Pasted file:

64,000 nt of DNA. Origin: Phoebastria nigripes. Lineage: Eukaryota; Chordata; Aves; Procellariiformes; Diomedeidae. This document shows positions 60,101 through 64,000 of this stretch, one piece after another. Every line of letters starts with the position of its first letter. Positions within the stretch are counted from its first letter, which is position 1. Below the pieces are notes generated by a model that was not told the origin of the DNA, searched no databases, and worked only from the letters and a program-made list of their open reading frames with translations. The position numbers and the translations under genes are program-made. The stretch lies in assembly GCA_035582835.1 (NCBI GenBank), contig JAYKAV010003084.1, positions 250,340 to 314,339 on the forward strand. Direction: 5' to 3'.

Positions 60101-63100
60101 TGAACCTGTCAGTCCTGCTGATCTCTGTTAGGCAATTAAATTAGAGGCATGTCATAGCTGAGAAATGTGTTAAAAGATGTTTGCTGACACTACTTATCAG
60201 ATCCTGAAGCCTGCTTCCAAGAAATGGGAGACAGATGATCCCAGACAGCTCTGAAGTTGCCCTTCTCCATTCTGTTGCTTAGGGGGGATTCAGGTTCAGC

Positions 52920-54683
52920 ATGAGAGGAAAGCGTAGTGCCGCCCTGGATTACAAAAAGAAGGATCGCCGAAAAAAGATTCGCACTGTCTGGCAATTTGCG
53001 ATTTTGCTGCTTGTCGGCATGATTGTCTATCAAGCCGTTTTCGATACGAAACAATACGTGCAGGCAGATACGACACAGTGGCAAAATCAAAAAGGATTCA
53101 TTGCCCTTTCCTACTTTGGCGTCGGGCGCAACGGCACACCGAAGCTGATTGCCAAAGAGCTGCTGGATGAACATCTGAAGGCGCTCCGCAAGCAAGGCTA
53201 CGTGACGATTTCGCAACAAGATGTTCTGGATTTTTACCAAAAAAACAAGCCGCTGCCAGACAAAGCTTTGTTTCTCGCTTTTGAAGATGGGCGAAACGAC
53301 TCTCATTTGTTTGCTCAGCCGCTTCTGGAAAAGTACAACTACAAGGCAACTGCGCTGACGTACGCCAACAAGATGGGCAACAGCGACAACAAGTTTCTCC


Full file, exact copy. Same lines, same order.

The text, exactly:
64,000 nt of DNA. Origin: Phoebastria nigripes. Lineage: Eukaryota; Chordata; Aves; Procellariiformes; Diomedeidae. This document shows positions 60,101 through 64,000 of this stretch, one piece after another. Every line of letters starts with the position of its first letter. Positions within the stretch are counted from its first letter, which is position 1. Below the pieces are notes generated by a model that was not told the origin of the DNA, searched no databases, and worked only from the letters and a program-made list of their open reading frames with translations. The position numbers and the translations under genes are program-made. The stretch lies in assembly GCA_035582835.1 (NCBI GenBank), contig JAYKAV010003084.1, positions 250,340 to 314,339 on the forward strand. Direction: 5' to 3'.

Positions 60101-63100
60101 TGAACCTGTCAGTCCTGCTGATCTCTGTTAGGCAATTAAATTAGAGGCATGTCATAGCTGAGAAATGTGTTAAAAGATGTTTGCTGACACTACTTATCAG
60201 ATCCTGAAGCCTGCTTCCAAGAAATGGGAGACAGATGATCCCAGACAGCTCTGAAGTTGCCCTTCTCCATTCTGTTGCTTAGGGGGGATTCAGGTTCAGC

Positions 52920-54683
52920 ATGAGAGGAAAGCGTAGTGCCGCCCTGGATTACAAAAAGAAGGATCGCCGAAAAAAGATTCGCACTGTCTGGCAATTTGCG
53001 ATTTTGCTGCTTGTCGGCATGATTGTCTATCAAGCCGTTTTCGATACGAAACAATACGTGCAGGCAGATACGACACAGTGGCAAAATCAAAAAGGATTCA
53101 TTGCCCTTTCCTACTTTGGCGTCGGGCGCAACGGCACACCGAAGCTGATTGCCAAAGAGCTGCTGGATGAACATCTGAAGGCGCTCCGCAAGCAAGGCTA
53201 CGTGACGATTTCGCAACAAGATGTTCTGGATTTTTACCAAAAAAACAAGCCGCTGCCAGACAAAGCTTTGTTTCTCGCTTTTGAAGATGGGCGAAACGAC
53301 TCTCATTTGTTTGCTCAGCCGCTTCTGGAAAAGTACAACTACAAGGCAACTGCGCTGACGTACGCCAACAAGATGGGCAACAGCGACAACAAGTTTCTCC